Programs
Programs

Speakers in the Humanities

Launched in 1983, the Speakers in the Humanities program brings the best in humanities scholarship to thousands of people at hundreds of cultural organizations in virtually every corner of New York. Any not-for-profit organization in New York State is eligible to use the program. Speakers events must be open to the public and free of charge. If your application is successful, the Council covers the cost of the Speaker's honorarium and travel expenses.

How to apply to host a lecture

Confirm Your Eligibility
Speakers in the Humanities is available to not-for-profit organizations.
Read more >

Select a lecture
Search or browse presentation listings to find the right topic for your audience.
Find a lecture >

Contact the Speaker to arrange a date and time
Get in touch with the Speaker you have selected, using his or her listed contact information.
Browse Speaker directory >

Apply to the Council for Funds
Once you have completed steps 1 through 3, apply to the Council for funding.
Apply now >

Plan and Promote Your Event
Start publicizing your lecture as soon as you receive notice of Council funding approval.
View Planning Tips >

6. Submit Follow-up Evaluation
Within three (3) weeks of your event, it is required to submit the Host Organization Evaluation to report on aspects of your Speakers event.
Host Organization Evaluation >

 

Speakers in the Humanities lectures are made possible with the support of the National Endowment for the Humanities.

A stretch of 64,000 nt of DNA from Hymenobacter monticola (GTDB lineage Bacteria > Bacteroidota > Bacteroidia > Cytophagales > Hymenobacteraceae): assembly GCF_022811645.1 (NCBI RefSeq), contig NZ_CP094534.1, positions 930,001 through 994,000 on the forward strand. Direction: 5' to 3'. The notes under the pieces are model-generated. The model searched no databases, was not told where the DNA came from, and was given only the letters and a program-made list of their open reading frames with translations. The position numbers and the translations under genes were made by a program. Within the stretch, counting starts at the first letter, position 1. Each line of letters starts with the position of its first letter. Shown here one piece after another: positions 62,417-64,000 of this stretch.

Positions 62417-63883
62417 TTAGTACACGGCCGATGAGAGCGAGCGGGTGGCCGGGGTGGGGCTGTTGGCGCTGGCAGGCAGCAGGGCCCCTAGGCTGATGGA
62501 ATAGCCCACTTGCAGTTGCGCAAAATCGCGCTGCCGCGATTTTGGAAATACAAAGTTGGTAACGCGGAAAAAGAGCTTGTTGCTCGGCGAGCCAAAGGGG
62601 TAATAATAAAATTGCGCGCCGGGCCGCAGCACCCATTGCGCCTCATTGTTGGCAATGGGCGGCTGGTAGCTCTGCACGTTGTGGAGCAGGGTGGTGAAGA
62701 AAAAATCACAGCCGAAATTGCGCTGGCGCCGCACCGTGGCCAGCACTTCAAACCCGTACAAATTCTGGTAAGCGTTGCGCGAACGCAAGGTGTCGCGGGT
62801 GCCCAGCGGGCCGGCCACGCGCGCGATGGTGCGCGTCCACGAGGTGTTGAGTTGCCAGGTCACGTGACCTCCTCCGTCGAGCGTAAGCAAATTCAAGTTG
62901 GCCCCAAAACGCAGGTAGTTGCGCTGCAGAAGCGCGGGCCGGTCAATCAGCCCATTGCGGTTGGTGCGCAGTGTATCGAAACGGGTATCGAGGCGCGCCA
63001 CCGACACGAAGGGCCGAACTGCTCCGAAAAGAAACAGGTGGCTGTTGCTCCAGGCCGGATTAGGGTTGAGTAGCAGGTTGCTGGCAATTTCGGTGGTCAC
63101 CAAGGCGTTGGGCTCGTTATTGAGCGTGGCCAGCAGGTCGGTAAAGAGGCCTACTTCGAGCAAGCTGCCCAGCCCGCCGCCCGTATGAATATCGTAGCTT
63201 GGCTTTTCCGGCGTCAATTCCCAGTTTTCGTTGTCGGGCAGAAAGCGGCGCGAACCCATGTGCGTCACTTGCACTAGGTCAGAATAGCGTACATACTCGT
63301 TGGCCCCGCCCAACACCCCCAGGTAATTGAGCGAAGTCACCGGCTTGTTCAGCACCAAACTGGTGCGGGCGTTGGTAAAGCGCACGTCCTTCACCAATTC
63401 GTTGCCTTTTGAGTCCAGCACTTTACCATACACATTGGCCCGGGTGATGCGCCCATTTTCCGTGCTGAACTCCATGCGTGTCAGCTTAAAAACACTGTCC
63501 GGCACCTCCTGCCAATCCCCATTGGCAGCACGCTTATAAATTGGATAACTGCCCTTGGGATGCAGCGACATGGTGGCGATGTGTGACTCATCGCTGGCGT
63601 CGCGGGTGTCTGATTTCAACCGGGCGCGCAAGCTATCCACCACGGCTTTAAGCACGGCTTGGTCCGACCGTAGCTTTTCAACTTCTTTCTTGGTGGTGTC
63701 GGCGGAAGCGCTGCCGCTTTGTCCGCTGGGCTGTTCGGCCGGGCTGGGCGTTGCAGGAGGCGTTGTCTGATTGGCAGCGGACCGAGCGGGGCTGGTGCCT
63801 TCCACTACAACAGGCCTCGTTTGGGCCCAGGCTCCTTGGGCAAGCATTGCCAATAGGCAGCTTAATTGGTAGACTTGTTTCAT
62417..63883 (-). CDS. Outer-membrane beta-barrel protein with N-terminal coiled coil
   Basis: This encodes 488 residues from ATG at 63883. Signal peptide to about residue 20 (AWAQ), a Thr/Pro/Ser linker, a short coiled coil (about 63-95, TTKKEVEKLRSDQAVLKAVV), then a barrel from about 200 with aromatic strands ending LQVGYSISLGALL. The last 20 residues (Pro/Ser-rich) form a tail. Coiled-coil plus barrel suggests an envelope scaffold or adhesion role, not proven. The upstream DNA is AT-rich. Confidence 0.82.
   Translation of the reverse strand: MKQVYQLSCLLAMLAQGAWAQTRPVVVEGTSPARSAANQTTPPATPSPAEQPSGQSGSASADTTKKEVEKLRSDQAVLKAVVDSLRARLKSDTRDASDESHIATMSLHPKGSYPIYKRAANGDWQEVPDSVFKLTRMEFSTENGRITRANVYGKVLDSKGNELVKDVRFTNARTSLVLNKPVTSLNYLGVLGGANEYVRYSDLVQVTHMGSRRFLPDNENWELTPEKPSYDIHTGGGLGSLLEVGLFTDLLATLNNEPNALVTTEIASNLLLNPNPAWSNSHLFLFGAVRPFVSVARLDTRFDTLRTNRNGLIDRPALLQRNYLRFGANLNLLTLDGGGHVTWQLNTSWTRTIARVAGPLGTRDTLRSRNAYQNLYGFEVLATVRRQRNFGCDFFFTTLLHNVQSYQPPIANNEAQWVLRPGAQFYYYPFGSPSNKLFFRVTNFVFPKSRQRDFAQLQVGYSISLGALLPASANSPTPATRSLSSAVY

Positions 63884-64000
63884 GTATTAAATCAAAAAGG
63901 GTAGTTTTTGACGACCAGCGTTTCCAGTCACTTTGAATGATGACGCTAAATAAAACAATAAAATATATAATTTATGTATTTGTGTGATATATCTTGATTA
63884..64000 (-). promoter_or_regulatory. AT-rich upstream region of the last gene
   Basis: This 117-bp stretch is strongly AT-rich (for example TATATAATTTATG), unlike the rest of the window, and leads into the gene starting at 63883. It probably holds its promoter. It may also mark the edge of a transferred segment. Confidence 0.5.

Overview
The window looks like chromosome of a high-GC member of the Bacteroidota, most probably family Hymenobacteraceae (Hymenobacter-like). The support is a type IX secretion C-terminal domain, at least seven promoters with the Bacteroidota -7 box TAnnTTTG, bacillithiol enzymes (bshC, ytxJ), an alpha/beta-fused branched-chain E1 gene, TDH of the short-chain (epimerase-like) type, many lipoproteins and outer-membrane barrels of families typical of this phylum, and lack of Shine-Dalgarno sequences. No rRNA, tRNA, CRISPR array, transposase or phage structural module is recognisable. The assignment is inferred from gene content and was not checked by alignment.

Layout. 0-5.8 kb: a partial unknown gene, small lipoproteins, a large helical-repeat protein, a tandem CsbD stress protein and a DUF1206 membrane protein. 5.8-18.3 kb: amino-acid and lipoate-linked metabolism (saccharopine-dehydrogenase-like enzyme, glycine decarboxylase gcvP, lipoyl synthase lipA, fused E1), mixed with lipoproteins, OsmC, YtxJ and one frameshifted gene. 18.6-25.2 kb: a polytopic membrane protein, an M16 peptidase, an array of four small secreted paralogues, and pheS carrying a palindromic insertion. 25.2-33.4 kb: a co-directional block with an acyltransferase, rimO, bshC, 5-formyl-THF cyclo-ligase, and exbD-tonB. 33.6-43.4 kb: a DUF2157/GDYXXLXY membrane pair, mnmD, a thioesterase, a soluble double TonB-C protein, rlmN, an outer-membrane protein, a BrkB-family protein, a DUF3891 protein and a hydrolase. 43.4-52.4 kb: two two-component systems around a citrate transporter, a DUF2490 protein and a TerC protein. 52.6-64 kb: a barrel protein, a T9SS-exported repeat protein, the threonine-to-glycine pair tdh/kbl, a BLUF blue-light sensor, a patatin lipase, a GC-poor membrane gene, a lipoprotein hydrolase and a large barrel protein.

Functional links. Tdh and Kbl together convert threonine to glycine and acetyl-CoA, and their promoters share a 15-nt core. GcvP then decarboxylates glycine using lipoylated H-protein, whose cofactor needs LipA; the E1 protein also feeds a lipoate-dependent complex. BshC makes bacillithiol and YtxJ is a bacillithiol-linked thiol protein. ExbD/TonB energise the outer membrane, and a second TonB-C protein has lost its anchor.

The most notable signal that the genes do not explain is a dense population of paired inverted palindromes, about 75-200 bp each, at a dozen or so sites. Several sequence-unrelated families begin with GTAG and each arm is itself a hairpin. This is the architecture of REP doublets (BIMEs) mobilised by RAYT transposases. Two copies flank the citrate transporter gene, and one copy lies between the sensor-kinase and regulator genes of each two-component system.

Need more information about Speakers in the Humanities?

View answers to Frequently Asked Questions >


Design a series for National American Indian Heritage Month in November

My Dear Brother: A Seneca Family in the Civil War Years

Deborah Holler
A glimpse into the lives of a Seneca Indian family shows their struggle to defend their homelands for a Union that would disinherit them.

Cooling Mother Earth: New York's Footprint in Nature, Then and Now

Robert Spiegelman
A tour-de-force in words and images, "Cooling Mother Earth" connects the extraordinary twin legacies of New York's Indians and great forgotten Naturalists, to take us back to our roots and better confront our environmental future.

Explore lectures in Religion, Ethics, and Philosophy this holiday season

Race, Class and Violence: The New York Draft Riots of 1863

Durahn Taylor
The Civil War Draft Riots revealed New York's racial and class divisions and a violent opposition to the causes of Union and emancipation.

Cooling Mother Earth: New York's Footprint in Nature, Then and Now

Robert Spiegelman
A tour-de-force in words and images, "Cooling Mother Earth" connects the extraordinary twin legacies of New York's Indians and great forgotten Naturalists, to take us back to our roots and better confront our environmental future.